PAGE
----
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Modi withdrew farm laws, but has no word on 'pro-corporate, oppressive' policies

Farmers celebrate withdrawal of three laws
By Harsh Thakor 
Punjab farmers have no doubt won a historic battle in overpowering the farm laws with the support of the working class, students, youth and intellectuals. Noticeably, the non-sectarian approach of the participating organisations, which confronted Hindutva neo-fascism, Sikh separatist politics and Indian and foreign corporate monopoly, helped in enhancing their striking capacity.
The Bharatiya Kisan Union BKU (Ugrahan) particularly played a pivotal role in intensifying the struggle at the Tikri border. It worked in coordination with the Kirti Kisan Union, the Bharatiya Kisan Union (Dakaunda), the Punjab Khet Mazdoor Union, the Pendu Mazdoor Union, the Punjab Students Union (Shaheed Randhawa), the Punjab Students Union (New Democracy Group) and the Naujwan Bharat Sabha.
The farmers’ agitation stood in sharp contrast to the assessment of the Prime Minister’s Office (PMO) that the their agitations would not prolong beyond November 2020. PMO thought the agitation would retreat when the paddy harvest begins. The mass organisations, however, ensured that the movement would proceed on a secular road and no political party would be allowed to utilise their platforms. The secular thrust of the movement propelled the victory. Even during the peak of the paddy harvest, the movement was not withdrawn.
However, the struggle is far from over. The ruling BJP continues to patronise the corporates. Prime Minister Narendra Modi withdrew the agricultural laws keeping an eye on the upcoming elections in Uttar Pradesh. The roots of socio-economic oppression and pro-corporate economic policies remain part and parcel of the government’s policies.
The demands to legalise the minimum support price (MSP) and scrap the draft electricity amendment Bill haven’t been met. MSP is directly linked with the public distribution system (PDS). Poor and marginal farmers do not have access to institutional credit. They are dependent on private money lenders. Only a definite economic programme, including land reforms, would address these issues.
The Prime Minister had tried to make out that it was a movement only of rich farmers. However, the fact is, only a small layer of rich farmers have been involved in the protests. Recently, a Punjab University academic did a survey and found that all the farmers who died during the protests had a land holding of up to three acres. None of the group of 750 martyrs constituted a rich farmer.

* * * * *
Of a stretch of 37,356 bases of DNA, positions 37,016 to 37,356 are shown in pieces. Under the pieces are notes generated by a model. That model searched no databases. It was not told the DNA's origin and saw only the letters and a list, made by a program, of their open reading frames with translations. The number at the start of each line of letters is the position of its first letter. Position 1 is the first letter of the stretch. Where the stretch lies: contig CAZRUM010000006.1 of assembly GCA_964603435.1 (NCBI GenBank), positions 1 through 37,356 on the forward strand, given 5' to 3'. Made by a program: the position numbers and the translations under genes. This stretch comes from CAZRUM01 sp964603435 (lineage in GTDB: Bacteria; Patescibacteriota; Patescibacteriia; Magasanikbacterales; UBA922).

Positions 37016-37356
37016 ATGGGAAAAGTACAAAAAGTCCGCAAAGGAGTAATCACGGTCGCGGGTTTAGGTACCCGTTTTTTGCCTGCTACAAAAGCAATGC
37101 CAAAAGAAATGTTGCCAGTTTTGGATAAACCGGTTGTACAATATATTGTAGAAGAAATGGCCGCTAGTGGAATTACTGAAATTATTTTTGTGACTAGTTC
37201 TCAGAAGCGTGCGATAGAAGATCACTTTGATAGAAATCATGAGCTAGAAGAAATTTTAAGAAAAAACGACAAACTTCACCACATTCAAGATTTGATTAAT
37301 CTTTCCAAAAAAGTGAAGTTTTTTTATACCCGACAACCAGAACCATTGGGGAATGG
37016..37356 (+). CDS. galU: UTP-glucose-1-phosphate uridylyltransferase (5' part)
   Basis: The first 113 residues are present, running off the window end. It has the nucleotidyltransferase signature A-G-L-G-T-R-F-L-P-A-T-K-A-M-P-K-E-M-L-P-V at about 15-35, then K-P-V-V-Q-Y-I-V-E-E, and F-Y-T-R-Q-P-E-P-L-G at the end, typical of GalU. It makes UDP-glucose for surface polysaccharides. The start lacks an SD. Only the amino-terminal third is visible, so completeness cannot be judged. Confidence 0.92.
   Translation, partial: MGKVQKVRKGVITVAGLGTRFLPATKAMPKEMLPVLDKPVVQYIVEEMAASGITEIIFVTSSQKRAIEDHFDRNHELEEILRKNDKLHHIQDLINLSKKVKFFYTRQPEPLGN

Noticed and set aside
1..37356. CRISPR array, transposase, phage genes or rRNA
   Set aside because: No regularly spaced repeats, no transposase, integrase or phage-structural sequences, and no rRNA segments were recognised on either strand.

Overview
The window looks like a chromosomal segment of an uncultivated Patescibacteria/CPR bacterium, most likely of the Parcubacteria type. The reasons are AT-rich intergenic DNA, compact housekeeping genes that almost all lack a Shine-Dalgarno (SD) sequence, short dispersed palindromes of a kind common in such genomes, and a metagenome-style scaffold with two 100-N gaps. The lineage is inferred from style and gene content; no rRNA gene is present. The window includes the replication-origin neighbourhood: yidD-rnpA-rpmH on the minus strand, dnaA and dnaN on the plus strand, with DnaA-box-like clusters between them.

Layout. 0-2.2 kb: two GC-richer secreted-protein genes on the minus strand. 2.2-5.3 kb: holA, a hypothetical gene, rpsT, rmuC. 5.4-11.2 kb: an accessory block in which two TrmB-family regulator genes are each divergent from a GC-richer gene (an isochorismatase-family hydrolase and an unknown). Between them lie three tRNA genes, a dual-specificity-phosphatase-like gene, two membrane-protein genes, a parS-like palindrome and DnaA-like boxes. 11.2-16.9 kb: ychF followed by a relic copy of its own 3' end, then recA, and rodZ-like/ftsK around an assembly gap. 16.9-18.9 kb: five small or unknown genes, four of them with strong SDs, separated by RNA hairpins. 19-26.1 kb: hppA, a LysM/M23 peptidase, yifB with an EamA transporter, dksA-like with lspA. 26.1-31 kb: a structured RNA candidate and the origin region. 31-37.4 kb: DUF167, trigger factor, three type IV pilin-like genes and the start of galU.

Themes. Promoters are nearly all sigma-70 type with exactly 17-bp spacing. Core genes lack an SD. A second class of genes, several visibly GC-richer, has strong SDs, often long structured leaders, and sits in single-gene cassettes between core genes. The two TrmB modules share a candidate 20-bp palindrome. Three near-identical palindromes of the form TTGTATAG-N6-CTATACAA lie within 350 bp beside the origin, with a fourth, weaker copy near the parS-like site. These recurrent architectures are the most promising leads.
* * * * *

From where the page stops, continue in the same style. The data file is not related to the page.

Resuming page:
No doubt, the unity of the farmers continued against all odds. Yet, an important factor that been ignored is that of caste. The rural Dalit labour community remains marginalised. There is a lurking gap between the demands of the landed at Jat farmers and the Dalit agricultural labourers. There is little integration of the upper caste landed farmers with the Dalit agricultural workers.
Reacting to Modi's announcement regarding the repeal of agricultural laws in the coming session of the parliament, the BKU (Ugrahan) termed it a victory of the “determined peasant struggle”, but stressed upon the need to remain vigilant.
In a statement issued to media, Joginder Singh Ugrahan and Sukhdev Singh Kokri Kalan, president and general secretary, respectively, said that the Modi government had to bow before the historic and unprecedented peasant struggle, but still it has not affected any change in its policies designed for the infiltration of the corporates in the agrarian sector.
A survey said, all the farmers who died during protests had land holding of up to 3 acres. None of the 750 martyrs constituted a rich farmer
It is yet to be watched whether the Modi government tries to deviously feed the corporate interests, they said. Besides these laws, the issues of MSP, PDS and electricity Bill are pending even now. Whereas Modi has only talked about MSP, the demand of the farmers is to have all the crops procured at the MSP by the government as a legal right.
They emphasised that PDS and the procurement of the crops at MSP are not independent of each other, instead these are interlinked. PDS is a major issue for the poor working class consumers. In this context, MSP and PDS constitute a single set of demands which can guarantee the interests, both of the farmers and the consumers.
Besides these demands, they emphasised on punishment to the culprits of Lakhimpur Kheri killings, action against officials and political leaders of Haryana responsible for oppressing farmers, and withdrawal of cases registered against them during this movement. These demands still remain unresolved. Modi’s announcement does not even touch upon these.
The Gurpurab of Guru Nanak Dev was observed at the Tikri Border and dozens of struggle sites in Punjab. The news of the bowing down of the Modi government on that day brightened the celebrations of Gurpurab. The speakers on different morcha sites spoke highly of the voice raised by Baba Nanak against social evils and state's oppression. They called upon people to clearly identify today's “Babars and Malik Bhagos”, i.e. ruler-corporates alliance.

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